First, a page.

I hadn’t finished middle school yet, and I was dreaming of unveiling in university.

How do the stories of most of us begin? A conservative family, an authoritarian father. Mine was a little more than this. We are living in a family apartment, with 4 nuclear families. What I wear, how I leave the house is criticized not only by my mother and father but also by my other relatives. Did I miss the bus as I came home, did I come half an hour late? It’s immediately asked my mother why I was late. These relatives of mine don’t have daughters, all of their children are male, so they get to stay out late. It’s hard for me to maintain my mental health among these crazy people. It’s going to be a little long, but I want to tell my veiling story as well.

As I became 12, I didn’t even have my period yet, I couldn’t bear my mother’s pressure anymore and I got in the hijab. Two friends of mine had also got in the hijab on the first day of school. This way, I wasn’t feeling lonely. No one in the classroom said a bad thing to me, no one looked at me weird. But one week later, I realized that I didn’t make this decision myself and went out unveiled. My father had a serious talk with me that day. I couldn’t defend myself. I got in the hijab so that I wouldn’t endure violence. I kept going to school, but I didn’t listen to the teacher. I didn’t do my homework. My teachers noticed this radical change since I used to be a hardworking student. Many teachers asked me if I needed help. They directed me to the school’s counseling teacher, but I didn’t go. Meanwhile, my parents were incredibly happy. They thought that I had accepted this situation. They did everything I wanted so that I wouldn’t unveil. I bought a lot of headscarves, but I didn’t wear them. I wanted to take language courses just because I wanted them to spend money; they sent me. In time, I got used to my looks, but I never accepted it. My family, who thought that I got over the veiling issue, asked me to start performing salat when I was 13. The first time I opposed, my father got angry with me, yelling “Are you an infidel?” I started performing salat because I was afraid. See? The problem was quickly solved. My sister who was 4 years older than me was the only person I could talk to, but she didn’t understand me. She chose this religion and the requirements of it, but it was hard for me to do this. Whatever I said was in vain. I talked to my mother. She sarcastically said, “Tell your father, you can unveil if he lets you to.” You know how my father solved problems; he would use violence, make you accept his request, and the problem was thereby solved. For this reason, I never talked to my father about this issue.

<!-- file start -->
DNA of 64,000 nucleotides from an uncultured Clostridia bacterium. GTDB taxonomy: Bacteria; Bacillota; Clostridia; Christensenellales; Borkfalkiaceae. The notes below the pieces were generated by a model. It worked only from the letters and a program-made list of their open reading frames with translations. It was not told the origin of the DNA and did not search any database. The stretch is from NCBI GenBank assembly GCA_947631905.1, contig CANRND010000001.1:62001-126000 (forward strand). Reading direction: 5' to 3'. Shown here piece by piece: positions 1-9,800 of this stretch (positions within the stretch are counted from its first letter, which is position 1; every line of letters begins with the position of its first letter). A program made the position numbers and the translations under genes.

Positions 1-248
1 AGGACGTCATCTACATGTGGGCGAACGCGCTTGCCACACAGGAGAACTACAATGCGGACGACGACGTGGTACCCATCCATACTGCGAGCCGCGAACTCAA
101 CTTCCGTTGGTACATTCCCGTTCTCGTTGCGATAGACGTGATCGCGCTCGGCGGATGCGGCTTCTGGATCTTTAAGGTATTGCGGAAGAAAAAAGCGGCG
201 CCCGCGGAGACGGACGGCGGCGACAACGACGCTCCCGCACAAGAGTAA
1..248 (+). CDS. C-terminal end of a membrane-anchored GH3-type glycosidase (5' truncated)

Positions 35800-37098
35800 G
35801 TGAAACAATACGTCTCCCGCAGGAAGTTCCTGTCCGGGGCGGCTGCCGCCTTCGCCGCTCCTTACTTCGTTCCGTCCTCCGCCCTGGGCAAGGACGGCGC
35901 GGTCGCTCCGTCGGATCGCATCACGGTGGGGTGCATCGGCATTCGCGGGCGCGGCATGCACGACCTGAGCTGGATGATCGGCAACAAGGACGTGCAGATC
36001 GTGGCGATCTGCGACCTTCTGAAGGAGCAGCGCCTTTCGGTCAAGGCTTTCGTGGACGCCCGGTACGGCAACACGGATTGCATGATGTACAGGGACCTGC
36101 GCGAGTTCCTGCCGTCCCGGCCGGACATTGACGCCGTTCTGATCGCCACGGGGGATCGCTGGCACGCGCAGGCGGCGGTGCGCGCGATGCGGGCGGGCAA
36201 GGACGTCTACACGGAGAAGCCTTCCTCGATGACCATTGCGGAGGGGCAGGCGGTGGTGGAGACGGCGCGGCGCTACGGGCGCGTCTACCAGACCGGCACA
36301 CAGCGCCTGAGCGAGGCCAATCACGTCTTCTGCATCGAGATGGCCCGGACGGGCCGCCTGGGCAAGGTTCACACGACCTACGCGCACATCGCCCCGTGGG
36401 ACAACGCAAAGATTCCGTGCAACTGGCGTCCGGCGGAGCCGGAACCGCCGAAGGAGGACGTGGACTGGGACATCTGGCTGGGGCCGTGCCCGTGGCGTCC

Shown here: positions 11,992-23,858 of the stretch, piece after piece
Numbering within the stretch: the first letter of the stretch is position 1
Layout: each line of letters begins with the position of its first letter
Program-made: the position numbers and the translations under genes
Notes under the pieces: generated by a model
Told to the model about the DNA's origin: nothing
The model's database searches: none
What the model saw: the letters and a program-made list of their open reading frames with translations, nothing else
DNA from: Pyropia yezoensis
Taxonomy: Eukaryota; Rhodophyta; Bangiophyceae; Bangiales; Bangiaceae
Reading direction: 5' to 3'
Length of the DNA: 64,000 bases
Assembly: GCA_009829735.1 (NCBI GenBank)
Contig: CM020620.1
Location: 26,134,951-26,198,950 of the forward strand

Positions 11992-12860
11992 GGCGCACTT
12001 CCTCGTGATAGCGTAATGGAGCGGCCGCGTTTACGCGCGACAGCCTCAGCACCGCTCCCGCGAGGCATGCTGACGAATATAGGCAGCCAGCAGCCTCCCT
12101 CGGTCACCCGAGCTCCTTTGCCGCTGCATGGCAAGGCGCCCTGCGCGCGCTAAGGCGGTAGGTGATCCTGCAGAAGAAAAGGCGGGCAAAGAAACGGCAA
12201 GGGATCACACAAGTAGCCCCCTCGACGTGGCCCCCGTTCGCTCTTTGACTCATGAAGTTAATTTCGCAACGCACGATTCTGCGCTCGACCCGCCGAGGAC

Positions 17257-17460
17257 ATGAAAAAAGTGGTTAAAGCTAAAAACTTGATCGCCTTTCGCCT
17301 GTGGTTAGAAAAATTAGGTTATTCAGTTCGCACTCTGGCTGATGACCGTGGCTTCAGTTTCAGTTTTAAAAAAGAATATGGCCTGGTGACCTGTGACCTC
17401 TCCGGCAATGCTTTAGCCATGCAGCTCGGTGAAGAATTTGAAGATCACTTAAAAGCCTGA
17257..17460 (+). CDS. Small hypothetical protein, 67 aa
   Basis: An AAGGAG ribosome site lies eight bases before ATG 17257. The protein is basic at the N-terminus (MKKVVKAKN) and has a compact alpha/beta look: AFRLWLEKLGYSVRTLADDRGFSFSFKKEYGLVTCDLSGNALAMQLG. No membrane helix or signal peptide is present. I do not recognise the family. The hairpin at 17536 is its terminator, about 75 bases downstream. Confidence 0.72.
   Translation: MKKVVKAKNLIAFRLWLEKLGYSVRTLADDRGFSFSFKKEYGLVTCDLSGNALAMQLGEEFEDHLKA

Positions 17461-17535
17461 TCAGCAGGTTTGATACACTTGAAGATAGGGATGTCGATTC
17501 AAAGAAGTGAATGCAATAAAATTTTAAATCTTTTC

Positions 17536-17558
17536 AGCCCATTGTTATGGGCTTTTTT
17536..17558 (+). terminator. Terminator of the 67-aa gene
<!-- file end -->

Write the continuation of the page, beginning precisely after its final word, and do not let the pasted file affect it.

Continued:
One day, unprovoked, my father said to me, “I would send your sister to another city for studying, but I can’t send you. Because you will unveil there.” I was 13, and I was so pessimistic that I had already accepted the “veiled me.” What my father said led me to think about this issue. Yes, I wouldn’t stay in this family apartment forever. I hadn’t finished middle school yet, and I was dreaming of unveiling in university. Even though the environment I was in and my looks which I could never make peace with sometimes led me to depression, many things made me ambitious about lessons and school.

I somehow managed to survive the harsh middle school years and got into a science high school that required high points. I underwent pressure I didn’t have from my middle school friends in high school, besides a science high school. I found the religious philosophizing wrong, I felt like I had to defend God’s existence just because I had a headscarf on my head. I was supposed to reject evolution without researching because that was what my religion asked me to. I was referred to as “bigot, the one who doesn’t use her head” among my friends. I didn’t care and continued to defend a religion I didn’t believe in. Until there was no one around me.

Now I started 11th grade. Now I say that I wish I hadn’t behaved this way; I wish I hadn’t defended things that I didn’t believe in. My sister went to another city for university. Now, I’m lonelier than before. But I made my decision. Now, I don’t have a say in my religious belief and my looks, and my family is not a family with which I can talk and come to an understanding. So, I’m going to be patient with these people for two more years and I’ll be able to find myself in university. I get happy when I think about “me” in two years.  It’s up to me to realize my dreams. Knowing this gives me strength. Enduring this torture for two more years probably sounds pathetic to you. But believe me, there is nothing more I can do. If Allah allows, I will write here the story of my victory in two years.

Translator: Leto

(Image: Marie Muravski)

Leave a Reply

Your email address will not be published.